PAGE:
The not-normal things: I was the person who was responsible for scheduling the various elements. I was, in theory, the managing editor. If I had been working for a publisher, I would have faced firing squads >.<.
Cover art and cover design are absolutely necessary, but they’re not rooted in the actual text of the book the way editing/revision/copyediting are. Jody Lee got the first submission draft at the same time as the copy-editor.
Jody has painted all of my West covers but one — but we’re used to having Sheila as the bridge between us. So building a different bridge was required. Sheila knows how I work; Sheila knows how Jody works. Neither Jody nor I knew how each other work — and we have great respect for each other, so that was a bit of a dance.
She sent me the finished painting.
I sent the painting to the designer, and there was some back and forth with the designer (the first four rounds involved my back cover copy >.<. I did not mind this, and I think she was right).
And I got the copy-edits. And the copy-edits were late to arrive, and I had to go through them (and discuss them with copy-editor) before sending things to the proofreader and the audio narrator. The proofreader and the narrator had blocked time to do the work – but as the copy-edits missed the deadline, their schedule was wrecked, and they had to make time that they hadn’t planned on, which was not in any way their fault. But they did find the time.
The ebook was ready first. I knew how ebooks worked.
What I did not know in this modern age is the parameters of print. But also: I had sort of assumed that I would just let people know as things rolled out and became available, because that’s what I’d done every other time.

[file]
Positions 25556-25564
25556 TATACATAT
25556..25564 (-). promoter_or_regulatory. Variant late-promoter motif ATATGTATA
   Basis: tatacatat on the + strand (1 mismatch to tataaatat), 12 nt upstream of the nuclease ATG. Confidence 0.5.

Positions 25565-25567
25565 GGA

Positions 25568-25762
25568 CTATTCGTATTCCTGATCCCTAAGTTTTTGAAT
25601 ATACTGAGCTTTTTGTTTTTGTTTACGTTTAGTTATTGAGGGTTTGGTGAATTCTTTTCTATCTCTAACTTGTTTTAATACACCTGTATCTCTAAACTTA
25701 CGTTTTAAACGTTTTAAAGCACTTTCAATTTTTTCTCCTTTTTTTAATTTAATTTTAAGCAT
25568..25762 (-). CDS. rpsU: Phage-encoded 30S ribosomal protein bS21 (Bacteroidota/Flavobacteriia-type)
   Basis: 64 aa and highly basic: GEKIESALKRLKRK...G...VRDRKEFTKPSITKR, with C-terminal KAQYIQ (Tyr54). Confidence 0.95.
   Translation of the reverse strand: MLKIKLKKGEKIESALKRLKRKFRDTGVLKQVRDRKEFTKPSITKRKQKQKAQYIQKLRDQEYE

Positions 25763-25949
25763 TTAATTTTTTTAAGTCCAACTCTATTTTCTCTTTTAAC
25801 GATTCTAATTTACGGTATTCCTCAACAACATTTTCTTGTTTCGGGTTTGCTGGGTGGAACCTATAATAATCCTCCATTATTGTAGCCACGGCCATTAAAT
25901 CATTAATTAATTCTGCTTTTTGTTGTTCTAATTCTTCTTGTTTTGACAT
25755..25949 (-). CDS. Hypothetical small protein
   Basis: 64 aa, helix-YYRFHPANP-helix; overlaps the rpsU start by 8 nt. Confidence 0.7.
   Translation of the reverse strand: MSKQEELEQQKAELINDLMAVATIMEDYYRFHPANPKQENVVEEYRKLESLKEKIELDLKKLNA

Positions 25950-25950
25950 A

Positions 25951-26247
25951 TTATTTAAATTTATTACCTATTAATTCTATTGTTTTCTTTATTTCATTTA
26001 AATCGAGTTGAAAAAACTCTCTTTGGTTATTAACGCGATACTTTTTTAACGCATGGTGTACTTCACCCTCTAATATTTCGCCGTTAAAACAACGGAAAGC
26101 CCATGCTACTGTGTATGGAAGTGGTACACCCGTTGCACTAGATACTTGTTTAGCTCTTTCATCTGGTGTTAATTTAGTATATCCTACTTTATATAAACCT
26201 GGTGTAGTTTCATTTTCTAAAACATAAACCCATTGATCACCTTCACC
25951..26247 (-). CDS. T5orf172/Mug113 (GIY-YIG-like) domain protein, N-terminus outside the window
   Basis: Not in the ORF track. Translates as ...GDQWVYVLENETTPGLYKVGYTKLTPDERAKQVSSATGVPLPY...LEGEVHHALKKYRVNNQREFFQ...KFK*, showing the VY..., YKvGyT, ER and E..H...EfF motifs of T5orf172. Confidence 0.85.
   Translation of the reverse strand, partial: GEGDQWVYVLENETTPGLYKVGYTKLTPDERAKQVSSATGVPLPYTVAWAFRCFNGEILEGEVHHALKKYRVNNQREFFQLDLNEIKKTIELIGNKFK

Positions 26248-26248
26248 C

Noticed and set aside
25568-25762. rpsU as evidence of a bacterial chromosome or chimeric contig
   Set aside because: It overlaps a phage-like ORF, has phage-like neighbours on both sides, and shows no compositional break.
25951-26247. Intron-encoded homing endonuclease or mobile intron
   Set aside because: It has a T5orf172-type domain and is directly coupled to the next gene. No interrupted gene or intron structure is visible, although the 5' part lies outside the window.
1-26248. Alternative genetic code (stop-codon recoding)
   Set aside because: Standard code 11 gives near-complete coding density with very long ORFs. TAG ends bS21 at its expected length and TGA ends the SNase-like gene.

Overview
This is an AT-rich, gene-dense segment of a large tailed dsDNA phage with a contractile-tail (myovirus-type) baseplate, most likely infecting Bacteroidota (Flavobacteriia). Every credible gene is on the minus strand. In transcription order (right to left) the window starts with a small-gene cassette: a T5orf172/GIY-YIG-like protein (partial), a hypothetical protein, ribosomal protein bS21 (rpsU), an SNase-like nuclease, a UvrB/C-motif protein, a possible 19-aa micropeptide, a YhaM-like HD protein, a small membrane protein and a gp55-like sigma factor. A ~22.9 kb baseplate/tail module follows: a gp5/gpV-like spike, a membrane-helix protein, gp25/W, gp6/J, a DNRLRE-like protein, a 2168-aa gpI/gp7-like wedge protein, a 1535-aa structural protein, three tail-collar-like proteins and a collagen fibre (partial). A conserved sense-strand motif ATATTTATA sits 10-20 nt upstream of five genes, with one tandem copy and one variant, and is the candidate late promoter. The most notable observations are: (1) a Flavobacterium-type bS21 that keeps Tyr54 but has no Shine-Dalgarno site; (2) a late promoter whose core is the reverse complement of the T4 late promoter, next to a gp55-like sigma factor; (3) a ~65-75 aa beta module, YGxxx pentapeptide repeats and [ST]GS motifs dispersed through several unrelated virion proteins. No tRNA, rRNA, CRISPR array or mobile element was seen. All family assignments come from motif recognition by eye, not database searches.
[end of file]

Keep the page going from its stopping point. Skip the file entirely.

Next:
… this was not a good idea. I think I caused more anxiety than intended because people went to look for the book online and couldn’t find it at any retailers. This would be because I hadn’t put it up at retailers yet.
So: next time, I’m going to give myself a few more months to make sure that everything is working and ready; readers will know when the book will be available — and it will actually be available. At the moment, the book is theoretically available because it has finally passed all checks. But this was iterative, and there was some trial, error, and reaching out to people who actually knew how to work with, say, IngramSpark.
The audiobook passed its quality tests as of this afternoon, and is now headed out to various distributors, so it should be Available Soon.
I have, I think, learned many things about how to proceed going forward. The whole of my focus was on making certain that the book looked – to my bibliophile eyes – like a book. But it should have also been on the publishing paradigm itself, because had everything been in place, no one would have had to ask me questions about formats and availability; that information would be up at various retailers.
Most of my published novels go live at, say, Amazon or B&N before I’ve actually finished the manuscript. The two processes are separate. One is writing, one is publishing. Deadlines I’ve been given fall in line with publishing dates listed on Amazon, and I work towards those. People know that a new book is coming because the publisher (Mira, in this case) has that information at various retailers well in advance.
If I had been paying more attention to the actual publishing part of the process as a process, I could have in theory done this. I … didn’t really think about it. I thought about writing, revising, editing, and preparing the various elements that constitute a book. I didn’t think about getting the information to readers in the way a publisher does or is supposed to.
Lessons learned. Hopefully, they stick >.<